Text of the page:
Primary Outcome Measures

  • Lapse of time from arrival in France to HIV testing [ Time Frame: From arrival in France until the date of first HIV testing or date of of data collection, whichever came first, up to 20 years ]
    Time (in years) to occurence of first HIV testing, from arrival in France
  • Lapse of time from arrival in France to hepatitis B testing [ Time Frame: From arrival in France until the date of first hepatitis B testing or date of of data collection, whichever came first, up to 20 years ]
    Time (in years) to occurence of first hepatitis B testing, from arrival in France
  • Lapse of time from HIV diagnostic to access to care [ Time Frame: From first HIV diagnostic until the date of entry into care for HIV or date of of data collection, whichever came first, up to 20 years ]
    Time (in years) to occurence of entry into HIV care, from HIV diagnostic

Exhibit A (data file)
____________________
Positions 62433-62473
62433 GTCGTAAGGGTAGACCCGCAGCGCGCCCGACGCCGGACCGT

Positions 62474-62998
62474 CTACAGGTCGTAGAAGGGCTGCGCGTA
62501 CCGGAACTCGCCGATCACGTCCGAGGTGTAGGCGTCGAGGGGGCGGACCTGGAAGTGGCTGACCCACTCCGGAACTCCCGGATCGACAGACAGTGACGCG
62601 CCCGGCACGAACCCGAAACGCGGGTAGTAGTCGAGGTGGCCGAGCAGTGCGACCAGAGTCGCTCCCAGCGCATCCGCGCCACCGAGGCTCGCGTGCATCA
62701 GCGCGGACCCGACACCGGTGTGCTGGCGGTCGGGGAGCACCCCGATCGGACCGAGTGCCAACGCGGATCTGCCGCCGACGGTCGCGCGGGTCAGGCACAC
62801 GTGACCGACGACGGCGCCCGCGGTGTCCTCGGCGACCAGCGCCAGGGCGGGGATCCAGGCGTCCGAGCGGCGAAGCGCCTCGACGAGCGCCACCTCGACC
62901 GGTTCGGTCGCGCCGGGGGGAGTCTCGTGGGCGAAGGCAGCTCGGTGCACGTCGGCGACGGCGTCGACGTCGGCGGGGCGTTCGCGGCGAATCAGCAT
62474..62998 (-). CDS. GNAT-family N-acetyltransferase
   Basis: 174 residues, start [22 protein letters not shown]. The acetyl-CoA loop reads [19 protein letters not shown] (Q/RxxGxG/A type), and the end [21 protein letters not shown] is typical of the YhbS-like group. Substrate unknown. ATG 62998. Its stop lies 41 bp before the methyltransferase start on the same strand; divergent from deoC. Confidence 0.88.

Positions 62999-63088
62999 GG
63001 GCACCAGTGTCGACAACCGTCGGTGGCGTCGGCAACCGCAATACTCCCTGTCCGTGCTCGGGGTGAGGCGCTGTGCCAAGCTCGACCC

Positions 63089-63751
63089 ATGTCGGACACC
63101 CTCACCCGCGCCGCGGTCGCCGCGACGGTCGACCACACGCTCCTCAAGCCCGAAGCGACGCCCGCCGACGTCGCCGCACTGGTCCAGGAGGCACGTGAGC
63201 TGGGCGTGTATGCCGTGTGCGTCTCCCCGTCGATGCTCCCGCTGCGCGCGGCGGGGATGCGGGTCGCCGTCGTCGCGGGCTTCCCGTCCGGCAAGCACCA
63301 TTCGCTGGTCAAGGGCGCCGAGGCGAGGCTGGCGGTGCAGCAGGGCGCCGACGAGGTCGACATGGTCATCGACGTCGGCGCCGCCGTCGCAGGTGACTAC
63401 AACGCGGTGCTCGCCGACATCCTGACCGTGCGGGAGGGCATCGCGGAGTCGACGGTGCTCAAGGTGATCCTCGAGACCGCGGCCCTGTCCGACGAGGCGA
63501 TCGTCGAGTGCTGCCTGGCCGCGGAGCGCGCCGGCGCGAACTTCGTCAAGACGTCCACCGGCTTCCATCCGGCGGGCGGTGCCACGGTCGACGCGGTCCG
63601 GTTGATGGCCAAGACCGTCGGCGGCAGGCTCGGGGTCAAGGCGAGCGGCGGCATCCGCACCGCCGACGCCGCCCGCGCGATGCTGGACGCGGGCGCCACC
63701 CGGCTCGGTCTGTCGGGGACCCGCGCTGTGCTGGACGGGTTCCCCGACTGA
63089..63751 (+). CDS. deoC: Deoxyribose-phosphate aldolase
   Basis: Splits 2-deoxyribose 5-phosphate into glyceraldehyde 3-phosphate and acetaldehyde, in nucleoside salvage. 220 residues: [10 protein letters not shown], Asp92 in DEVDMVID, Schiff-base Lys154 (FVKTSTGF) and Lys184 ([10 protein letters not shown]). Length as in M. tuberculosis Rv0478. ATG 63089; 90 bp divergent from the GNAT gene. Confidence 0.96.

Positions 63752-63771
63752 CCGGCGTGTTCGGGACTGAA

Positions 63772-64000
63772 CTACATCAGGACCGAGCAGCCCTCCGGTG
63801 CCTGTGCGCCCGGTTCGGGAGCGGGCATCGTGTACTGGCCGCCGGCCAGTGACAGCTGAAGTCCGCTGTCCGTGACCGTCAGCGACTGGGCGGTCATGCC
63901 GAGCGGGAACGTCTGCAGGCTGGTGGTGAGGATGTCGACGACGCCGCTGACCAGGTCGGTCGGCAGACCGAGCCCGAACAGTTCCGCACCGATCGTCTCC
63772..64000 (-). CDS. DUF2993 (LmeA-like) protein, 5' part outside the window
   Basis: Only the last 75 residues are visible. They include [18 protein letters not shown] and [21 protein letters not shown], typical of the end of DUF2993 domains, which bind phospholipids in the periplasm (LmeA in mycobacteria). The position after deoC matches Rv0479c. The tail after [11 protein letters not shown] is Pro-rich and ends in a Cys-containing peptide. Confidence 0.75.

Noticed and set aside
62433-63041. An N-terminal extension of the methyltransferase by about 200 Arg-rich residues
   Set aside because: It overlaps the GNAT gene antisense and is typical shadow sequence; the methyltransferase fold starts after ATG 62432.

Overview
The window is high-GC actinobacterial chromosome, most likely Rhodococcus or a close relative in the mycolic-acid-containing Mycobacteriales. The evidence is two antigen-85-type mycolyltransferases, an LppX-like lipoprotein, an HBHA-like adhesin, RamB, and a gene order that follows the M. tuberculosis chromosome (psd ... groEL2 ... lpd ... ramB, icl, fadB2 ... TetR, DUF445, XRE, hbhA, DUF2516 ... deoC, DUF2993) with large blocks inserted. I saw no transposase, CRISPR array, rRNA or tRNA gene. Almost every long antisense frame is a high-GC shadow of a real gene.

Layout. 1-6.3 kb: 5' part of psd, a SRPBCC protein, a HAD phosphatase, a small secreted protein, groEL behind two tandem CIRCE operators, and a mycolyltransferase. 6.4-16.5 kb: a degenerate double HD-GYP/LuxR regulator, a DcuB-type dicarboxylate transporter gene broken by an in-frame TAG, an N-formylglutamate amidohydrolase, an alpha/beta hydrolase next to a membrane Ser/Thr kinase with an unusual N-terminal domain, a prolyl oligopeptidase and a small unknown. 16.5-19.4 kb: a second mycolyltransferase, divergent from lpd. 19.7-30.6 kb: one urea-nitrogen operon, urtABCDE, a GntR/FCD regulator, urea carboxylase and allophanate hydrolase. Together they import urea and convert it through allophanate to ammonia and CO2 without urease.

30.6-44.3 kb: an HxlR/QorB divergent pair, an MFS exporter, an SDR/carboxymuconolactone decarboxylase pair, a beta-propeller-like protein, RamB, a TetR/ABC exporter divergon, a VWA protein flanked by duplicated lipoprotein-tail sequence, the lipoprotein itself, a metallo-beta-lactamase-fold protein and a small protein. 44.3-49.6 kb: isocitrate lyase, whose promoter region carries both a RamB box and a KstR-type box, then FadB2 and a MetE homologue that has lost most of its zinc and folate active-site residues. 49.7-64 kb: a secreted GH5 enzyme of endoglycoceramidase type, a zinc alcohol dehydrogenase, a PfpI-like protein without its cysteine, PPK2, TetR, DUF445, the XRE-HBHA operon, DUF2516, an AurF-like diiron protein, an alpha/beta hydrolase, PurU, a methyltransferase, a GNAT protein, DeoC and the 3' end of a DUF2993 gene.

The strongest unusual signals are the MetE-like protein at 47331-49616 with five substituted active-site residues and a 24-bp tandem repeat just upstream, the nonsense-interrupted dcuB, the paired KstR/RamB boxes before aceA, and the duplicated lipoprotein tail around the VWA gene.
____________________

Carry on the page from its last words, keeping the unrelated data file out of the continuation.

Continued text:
• Lapse of time from hepatitis B diagnostic to access to care [ Time Frame: From first hepatitis B diagnostic until the date of entry into care for hepatitis or date of of data collection, whichever came first, up to 20 years ]
    Time (in years) to occurence of entry into Hepatitis B care, from hepatitis B diagnostic
Secondary Outcome Measures:
  • Condom use [ Time Frame: twelve months before data collection ]
    Systematic condom use during the twelve months before the survey
  • Evolution in concurrent sexual partnerships after migration in France [ Time Frame: At arrival in France, and then each year up to 20 years after arrival in France ]
    Proportion of the respondents who declared, retrospectively, concurrent partnerships at year of migration, one year after migration, 2 years after migration, 3 years after migration, etc... until 20 years after migration or year of data collection, whichever came first, assessed up to 20 years. (data were collected with a life-event grid).